The contours of Mavis Staple’s life and that of her family are well-documented. She grew up in the public eye. The Staple Singers started singing publicly in 1950 in Chicago churches. Her father, Pops Staples, in addition to being a musical genius, was also an incredibly sharp businessman and leader, steering the family musical group through very difficult waters. Their first hit was in 1956 and they were an influential presence in popular music for decades. Based in Chicago and traveling throughout the US, the Staple Singers emerged from the gospel circuit and “crossed over” to folk, to R&B, to soul, and more.

Mavis Staples is in the Rock and Roll Hall of Fame, the Blues Hall of Fame, and has been awarded honorary doctorates. It’s easy to read about her online. A long-time Chicago music critic, Greg Kot, authored I’ll Take You There. He is interested in Mavis’s life, her family, and her connection and role with massive transformations in American life – all while paying close attention to their music. Their songs were written and performed with talent, integrity and feeling in a context of faith, opportunity and conflict. The Staple Singers were at the heart of the Civil Rights movement. Their story is, in many ways, American history.

What truly makes reading the book a joy is doing so with music at hand. Every now and then I recognize just how convenient technology can be – and reading this book reminded me why. When Kot referenced a song or an artist, I called them up on Spotify. Threads of music history, and artists’ relationships, took a different shape. Sam Cooke was a neighbor growing up in Chicago. Bob Dylan proposed to Mavis (she turned him down). Reading and listening played off each other. It made for a very special experience. The connections and interactions are too numerous to count, building a fascinating web of relationships and artistry.

Just one example: I am writing this while listening to Freedom Highway, a Staple Singers album recorded live at the New Nazareth Church in Chicago in 1965. Kot explains that the recording was made just after Dr. King’s march in Selma, Alabama. The title song, refers to Selma, with references to Emmitt Til and the march to civil rights. The songs capture a moment of history that is relevant today. The music is beautiful and meaningful.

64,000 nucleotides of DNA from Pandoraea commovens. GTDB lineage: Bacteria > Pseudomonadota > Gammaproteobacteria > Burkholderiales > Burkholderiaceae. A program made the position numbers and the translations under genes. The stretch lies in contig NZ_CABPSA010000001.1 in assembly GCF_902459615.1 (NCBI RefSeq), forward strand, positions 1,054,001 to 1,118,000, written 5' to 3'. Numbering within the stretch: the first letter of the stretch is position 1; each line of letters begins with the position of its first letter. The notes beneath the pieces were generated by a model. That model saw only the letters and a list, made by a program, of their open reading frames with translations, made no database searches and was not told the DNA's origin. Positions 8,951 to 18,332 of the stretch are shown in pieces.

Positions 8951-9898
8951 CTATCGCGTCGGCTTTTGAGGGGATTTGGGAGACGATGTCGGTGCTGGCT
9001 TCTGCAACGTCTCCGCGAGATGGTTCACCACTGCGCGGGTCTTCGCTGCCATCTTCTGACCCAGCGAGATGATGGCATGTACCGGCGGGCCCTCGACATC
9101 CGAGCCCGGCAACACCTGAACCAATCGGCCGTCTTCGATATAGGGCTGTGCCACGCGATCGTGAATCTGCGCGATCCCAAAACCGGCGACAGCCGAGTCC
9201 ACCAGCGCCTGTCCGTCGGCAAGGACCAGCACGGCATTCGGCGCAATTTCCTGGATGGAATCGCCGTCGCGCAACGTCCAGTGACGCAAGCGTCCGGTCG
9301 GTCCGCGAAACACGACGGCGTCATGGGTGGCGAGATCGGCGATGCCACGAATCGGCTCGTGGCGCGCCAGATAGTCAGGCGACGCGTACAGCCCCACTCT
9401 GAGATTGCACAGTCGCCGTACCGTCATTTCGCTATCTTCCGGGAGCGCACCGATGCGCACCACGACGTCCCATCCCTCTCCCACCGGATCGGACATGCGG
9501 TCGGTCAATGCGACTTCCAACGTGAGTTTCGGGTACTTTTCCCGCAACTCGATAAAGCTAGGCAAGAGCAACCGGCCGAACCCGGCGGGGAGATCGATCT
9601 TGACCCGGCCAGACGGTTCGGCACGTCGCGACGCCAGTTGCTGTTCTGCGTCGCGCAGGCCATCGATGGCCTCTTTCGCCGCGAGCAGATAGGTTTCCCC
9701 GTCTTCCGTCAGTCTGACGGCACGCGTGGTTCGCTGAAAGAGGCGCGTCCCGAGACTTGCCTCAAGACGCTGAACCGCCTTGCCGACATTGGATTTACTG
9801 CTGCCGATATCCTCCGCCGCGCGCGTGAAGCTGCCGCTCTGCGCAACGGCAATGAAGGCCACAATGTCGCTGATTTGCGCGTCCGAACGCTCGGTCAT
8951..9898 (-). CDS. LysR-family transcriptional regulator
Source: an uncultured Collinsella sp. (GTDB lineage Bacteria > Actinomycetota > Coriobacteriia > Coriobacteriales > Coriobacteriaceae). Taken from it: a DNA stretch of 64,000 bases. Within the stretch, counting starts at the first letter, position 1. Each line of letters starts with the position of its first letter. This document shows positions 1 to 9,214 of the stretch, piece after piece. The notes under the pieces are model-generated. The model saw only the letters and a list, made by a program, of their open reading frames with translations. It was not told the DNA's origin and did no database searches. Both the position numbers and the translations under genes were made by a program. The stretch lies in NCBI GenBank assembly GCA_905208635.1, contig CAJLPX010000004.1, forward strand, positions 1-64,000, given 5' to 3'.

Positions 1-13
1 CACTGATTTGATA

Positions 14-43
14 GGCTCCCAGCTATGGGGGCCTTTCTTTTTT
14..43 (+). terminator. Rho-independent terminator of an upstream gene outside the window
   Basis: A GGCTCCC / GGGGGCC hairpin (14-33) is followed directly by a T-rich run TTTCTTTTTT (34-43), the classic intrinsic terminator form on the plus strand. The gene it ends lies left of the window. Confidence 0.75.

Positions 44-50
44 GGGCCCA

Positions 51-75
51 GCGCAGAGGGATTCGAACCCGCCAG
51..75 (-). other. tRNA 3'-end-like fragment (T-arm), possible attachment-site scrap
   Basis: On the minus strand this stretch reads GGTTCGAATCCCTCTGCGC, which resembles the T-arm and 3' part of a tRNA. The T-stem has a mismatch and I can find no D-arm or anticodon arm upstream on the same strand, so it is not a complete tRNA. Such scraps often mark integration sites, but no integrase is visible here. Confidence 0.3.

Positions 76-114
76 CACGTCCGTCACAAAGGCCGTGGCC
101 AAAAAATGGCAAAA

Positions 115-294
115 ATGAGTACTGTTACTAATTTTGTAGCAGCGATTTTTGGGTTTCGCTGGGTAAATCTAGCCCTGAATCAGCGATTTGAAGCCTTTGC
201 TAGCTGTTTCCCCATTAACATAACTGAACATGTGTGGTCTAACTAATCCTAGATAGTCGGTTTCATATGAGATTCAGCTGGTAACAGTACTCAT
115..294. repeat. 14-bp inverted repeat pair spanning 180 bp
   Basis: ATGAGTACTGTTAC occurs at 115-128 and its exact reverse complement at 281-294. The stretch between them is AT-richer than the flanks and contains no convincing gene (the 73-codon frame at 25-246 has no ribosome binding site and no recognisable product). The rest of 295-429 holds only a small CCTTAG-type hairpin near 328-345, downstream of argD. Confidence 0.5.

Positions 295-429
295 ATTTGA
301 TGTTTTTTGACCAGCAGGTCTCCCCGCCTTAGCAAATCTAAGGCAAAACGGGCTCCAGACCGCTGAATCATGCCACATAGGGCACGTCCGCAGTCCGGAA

I heartily recommend I’ll Take You There. It will.

David Potash

Like A Vision He Appeared

Back in the day, I grew up in New Jersey. It is easy to stereotype the Garden State, from the “Jersey Shore” to Atlantic City to Frank Sinatra’s Hoboken. But for those who have lived there, we know that the state’s diversity resists easy simplification. It is densely packed with history and people, rich in cultures and distinctive communities. The northern part of the state skews to New York City, the southern part is influenced by Philadelphia. It has great poverty and tremendous wealth, rural farmland and robust cities, all surprisingly close to each other. It is, in no uncertain terms, a complicated place without multiple sites and sources of identity.

Jersey heritage figures prominently in my reading of Bruce Springsteen’s wonderful autobiography, Born to Run. Springsteen has become many things to so many people throughout the world over the years. That kind of impact first took place in Jersey back in the 1970s. Appointed and anointed as perhaps the state’s only unifying force, Springsteen made fantastic music that spoke to northern Jersey, southern Jersey, to rural Jersey and urban Jersey, in the burbs and down the shore. I heard bar bands cover Springsteen, give tribute to Bruce, and do a good job with “Rosalita” just a few years after the album “Born to Run” was released. He is a New Jersey state treasure. How did it do it?

Springsteen has a way with words, in music and on the page. He’s a genius – and it is a beautifully written book. It is frank, candid, dark and optimistic. Springsteen’s focus is, rightly, on his journey – and not the reasons that so many of us see him as ours. His prose is grounded in “how”: how he grew up, how he was loved and rejected, how he developed his career, and how he dealt with his battles, failures, and successes.

We know that Springsteen has tremendous talent and is a great showman. His autobiography highlights that wrapped up in the very core of the man is discipline and an extraordinary work ethic. The artist “Springsteen” is an authentic creation, the outcome of thoughtful choices and boatloads of effort. He worked at his music, his career, his image and, in many ways, his friends and family. He has struggled with depression. He has consistently mined his pains as catalysts of creativity. It has not happened easily. While we may think of it as just the triumph of talent, the book makes clear that it has happened through deliberate hard work.

Born to Run left me with more admiration for Springsteen, more understanding of him, and appreciation for the pain that has haunted him. His father’s mental illness, the challenges of his childhood, and his demons have been real and powerful. It is a testament to the man that he has had the gifts, skill and temperament to use them and much more to make music that the entire world sings. I will re-read Born to Run. It will be worth it, just like revisiting older Springsteen favorites.

David Potash

And a big thanks to my sister for giving me the book!